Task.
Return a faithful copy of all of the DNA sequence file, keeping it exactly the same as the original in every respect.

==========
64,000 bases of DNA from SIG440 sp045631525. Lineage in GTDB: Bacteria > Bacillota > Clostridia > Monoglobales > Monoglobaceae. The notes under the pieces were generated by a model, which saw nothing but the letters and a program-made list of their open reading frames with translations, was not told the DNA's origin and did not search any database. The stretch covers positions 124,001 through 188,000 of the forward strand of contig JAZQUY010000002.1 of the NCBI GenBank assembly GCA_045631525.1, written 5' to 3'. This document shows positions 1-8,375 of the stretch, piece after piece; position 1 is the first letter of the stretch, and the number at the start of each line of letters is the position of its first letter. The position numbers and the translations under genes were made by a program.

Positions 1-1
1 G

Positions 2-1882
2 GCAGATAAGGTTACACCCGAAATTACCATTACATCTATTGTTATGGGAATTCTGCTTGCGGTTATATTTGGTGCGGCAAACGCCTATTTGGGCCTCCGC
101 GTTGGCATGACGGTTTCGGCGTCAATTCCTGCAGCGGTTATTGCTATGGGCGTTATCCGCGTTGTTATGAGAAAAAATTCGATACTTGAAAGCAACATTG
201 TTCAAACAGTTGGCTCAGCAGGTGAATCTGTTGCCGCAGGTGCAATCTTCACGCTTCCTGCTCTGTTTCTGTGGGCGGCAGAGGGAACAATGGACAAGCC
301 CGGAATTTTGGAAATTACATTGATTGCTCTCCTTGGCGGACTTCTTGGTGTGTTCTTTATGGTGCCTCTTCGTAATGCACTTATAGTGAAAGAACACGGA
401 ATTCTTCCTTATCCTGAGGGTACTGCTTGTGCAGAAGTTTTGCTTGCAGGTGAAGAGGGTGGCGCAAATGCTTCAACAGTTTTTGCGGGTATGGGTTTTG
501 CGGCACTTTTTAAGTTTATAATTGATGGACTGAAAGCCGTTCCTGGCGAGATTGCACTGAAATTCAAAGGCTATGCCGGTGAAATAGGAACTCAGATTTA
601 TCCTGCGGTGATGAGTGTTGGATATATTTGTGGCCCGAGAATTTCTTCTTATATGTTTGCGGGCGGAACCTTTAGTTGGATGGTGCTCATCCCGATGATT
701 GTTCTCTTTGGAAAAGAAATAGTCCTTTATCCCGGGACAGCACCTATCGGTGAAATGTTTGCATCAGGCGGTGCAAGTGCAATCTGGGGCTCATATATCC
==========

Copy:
64,000 bases of DNA from SIG440 sp045631525. Lineage in GTDB: Bacteria > Bacillota > Clostridia > Monoglobales > Monoglobaceae. The notes under the pieces were generated by a model, which saw nothing but the letters and a program-made list of their open reading frames with translations, was not told the DNA's origin and did not search any database. The stretch covers positions 124,001 through 188,000 of the forward strand of contig JAZQUY010000002.1 of the NCBI GenBank assembly GCA_045631525.1, written 5' to 3'. This document shows positions 1-8,375 of the stretch, piece after piece; position 1 is the first letter of the stretch, and the number at the start of each line of letters is the position of its first letter. The position numbers and the translations under genes were made by a program.

Positions 1-1
1 G

Positions 2-1882
2 GCAGATAAGGTTACACCCGAAATTACCATTACATCTATTGTTATGGGAATTCTGCTTGCGGTTATATTTGGTGCGGCAAACGCCTATTTGGGCCTCCGC
101 GTTGGCATGACGGTTTCGGCGTCAATTCCTGCAGCGGTTATTGCTATGGGCGTTATCCGCGTTGTTATGAGAAAAAATTCGATACTTGAAAGCAACATTG
201 TTCAAACAGTTGGCTCAGCAGGTGAATCTGTTGCCGCAGGTGCAATCTTCACGCTTCCTGCTCTGTTTCTGTGGGCGGCAGAGGGAACAATGGACAAGCC
301 CGGAATTTTGGAAATTACATTGATTGCTCTCCTTGGCGGACTTCTTGGTGTGTTCTTTATGGTGCCTCTTCGTAATGCACTTATAGTGAAAGAACACGGA
401 ATTCTTCCTTATCCTGAGGGTACTGCTTGTGCAGAAGTTTTGCTTGCAGGTGAAGAGGGTGGCGCAAATGCTTCAACAGTTTTTGCGGGTATGGGTTTTG
501 CGGCACTTTTTAAGTTTATAATTGATGGACTGAAAGCCGTTCCTGGCGAGATTGCACTGAAATTCAAAGGCTATGCCGGTGAAATAGGAACTCAGATTTA
601 TCCTGCGGTGATGAGTGTTGGATATATTTGTGGCCCGAGAATTTCTTCTTATATGTTTGCGGGCGGAACCTTTAGTTGGATGGTGCTCATCCCGATGATT
701 GTTCTCTTTGGAAAAGAAATAGTCCTTTATCCCGGGACAGCACCTATCGGTGAAATGTTTGCATCAGGCGGTGCAAGTGCAATCTGGGGCTCATATATCC